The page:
Gambling addiction — also commonly referred to as compulsive gambling — is a recognized variant of an impulse control disorder, which is a condition involving an inability or unwillingness to control one’s impulses, desires, or urges. Even when a gambling addict is aware of the harm that gambling has caused himself or herself and the harm his or her gambling could be causing others, a gambling addict is unable to resist the urge to gamble. In fact, a popular rule-of-thumb for determining whether an individual has a gambling addiction is to determine whether he or she would be willing to gamble to very last bit of his or her money in order to overcome the debt caused by prior gambling behavior; in such an instance, the individual would prove that despite having fallen into financial ruin due to gambling, he or she is still ready and willing to gamble away the last of his or her money while expecting a different outcome.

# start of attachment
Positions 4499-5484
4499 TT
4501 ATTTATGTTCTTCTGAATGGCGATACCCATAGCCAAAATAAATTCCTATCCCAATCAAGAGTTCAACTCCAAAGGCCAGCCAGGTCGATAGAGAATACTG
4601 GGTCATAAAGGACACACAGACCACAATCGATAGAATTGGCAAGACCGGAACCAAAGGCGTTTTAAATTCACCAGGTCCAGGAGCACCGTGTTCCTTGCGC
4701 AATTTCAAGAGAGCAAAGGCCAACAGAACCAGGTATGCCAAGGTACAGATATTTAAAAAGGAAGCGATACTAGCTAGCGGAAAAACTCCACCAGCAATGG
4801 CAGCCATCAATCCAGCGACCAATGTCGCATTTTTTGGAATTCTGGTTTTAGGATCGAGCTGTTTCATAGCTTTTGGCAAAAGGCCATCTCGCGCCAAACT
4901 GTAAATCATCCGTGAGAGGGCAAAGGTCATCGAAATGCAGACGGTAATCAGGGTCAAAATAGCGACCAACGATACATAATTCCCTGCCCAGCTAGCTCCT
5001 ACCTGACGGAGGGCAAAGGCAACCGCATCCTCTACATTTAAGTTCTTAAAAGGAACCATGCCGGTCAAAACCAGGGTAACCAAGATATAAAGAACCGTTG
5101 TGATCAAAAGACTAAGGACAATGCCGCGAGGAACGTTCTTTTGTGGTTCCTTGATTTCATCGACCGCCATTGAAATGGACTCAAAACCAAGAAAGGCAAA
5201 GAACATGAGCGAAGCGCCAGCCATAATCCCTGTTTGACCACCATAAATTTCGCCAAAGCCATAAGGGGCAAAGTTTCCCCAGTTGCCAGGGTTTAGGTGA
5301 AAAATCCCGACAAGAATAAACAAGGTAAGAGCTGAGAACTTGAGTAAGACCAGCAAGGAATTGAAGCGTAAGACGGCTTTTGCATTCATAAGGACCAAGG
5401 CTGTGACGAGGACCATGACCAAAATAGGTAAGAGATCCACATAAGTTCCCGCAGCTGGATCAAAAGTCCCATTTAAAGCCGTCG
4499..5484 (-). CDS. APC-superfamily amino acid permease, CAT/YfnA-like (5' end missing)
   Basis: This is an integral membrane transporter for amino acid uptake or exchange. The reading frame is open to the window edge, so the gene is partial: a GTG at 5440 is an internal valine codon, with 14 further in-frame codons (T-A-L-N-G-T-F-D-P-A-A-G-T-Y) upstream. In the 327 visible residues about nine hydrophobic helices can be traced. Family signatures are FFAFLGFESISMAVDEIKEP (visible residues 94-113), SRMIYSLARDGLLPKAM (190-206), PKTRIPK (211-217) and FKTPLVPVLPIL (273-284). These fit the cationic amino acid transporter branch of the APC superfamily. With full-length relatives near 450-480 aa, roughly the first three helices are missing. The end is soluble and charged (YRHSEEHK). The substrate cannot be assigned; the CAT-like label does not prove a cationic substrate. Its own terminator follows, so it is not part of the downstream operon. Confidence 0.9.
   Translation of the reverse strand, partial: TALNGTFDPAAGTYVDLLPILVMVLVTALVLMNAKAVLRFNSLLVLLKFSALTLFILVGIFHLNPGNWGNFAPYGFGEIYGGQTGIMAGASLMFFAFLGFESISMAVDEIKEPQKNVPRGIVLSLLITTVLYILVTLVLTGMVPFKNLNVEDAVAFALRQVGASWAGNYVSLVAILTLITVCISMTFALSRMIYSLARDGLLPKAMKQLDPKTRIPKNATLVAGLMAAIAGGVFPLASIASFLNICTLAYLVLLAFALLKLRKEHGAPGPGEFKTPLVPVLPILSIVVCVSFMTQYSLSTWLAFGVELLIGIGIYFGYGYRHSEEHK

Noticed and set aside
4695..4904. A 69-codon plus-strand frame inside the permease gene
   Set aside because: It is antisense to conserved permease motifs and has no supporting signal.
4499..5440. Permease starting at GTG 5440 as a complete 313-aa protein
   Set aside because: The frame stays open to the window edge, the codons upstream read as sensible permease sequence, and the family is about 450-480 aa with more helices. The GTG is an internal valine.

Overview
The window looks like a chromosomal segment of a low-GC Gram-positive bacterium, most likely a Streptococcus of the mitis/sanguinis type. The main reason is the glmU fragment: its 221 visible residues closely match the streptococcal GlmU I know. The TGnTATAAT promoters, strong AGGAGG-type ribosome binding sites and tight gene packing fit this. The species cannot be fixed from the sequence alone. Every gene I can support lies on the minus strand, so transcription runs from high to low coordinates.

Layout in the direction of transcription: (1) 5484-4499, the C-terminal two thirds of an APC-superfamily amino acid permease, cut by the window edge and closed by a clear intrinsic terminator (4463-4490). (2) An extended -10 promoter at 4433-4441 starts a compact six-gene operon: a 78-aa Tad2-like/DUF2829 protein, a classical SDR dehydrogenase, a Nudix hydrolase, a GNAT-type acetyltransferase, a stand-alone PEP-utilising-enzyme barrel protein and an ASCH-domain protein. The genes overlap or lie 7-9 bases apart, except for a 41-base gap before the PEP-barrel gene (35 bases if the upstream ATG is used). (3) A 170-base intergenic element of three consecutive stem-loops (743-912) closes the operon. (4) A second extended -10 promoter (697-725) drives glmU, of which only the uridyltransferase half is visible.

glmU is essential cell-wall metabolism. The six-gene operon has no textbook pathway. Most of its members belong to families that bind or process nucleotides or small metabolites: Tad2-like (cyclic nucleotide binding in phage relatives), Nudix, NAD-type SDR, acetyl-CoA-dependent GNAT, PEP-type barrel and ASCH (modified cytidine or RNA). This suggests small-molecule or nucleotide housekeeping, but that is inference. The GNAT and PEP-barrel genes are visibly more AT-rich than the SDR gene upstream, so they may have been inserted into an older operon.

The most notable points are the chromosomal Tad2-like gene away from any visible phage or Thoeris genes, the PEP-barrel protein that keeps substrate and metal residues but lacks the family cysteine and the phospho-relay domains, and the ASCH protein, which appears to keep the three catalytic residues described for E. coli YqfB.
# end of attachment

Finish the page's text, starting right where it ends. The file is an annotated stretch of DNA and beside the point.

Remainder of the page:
Unlike other forms of addiction, a compulsive or problem gambler doesn’t necessarily have to gamble every day in order to have a gambling problem. Having a gambling problem simply means that an individual is unable to recognize that gambling has caused or is causing him or her problems. Oftentimes, this is a conscious denial of the reality that gambling is causing an individual harm, which allows them to continue gambling. Additionally, their denial will often lead gamblers to ask their friends and family for loans to get out of debt; they won’t usually admit what the money is for, but they don’t feel that their debt is something that the brought on themselves, which makes them more willing to ask others for money to help pay their debts. In fact, gamblers will often go to great lengths to get more money with which to gamble, much like an alcoholic or drug addict will often resort to acts of great desperate or even criminal behavior in order to obtain the money needed to get more alcohol or drugs.
Gambling Addiction & the Brain’s Opioid Receptors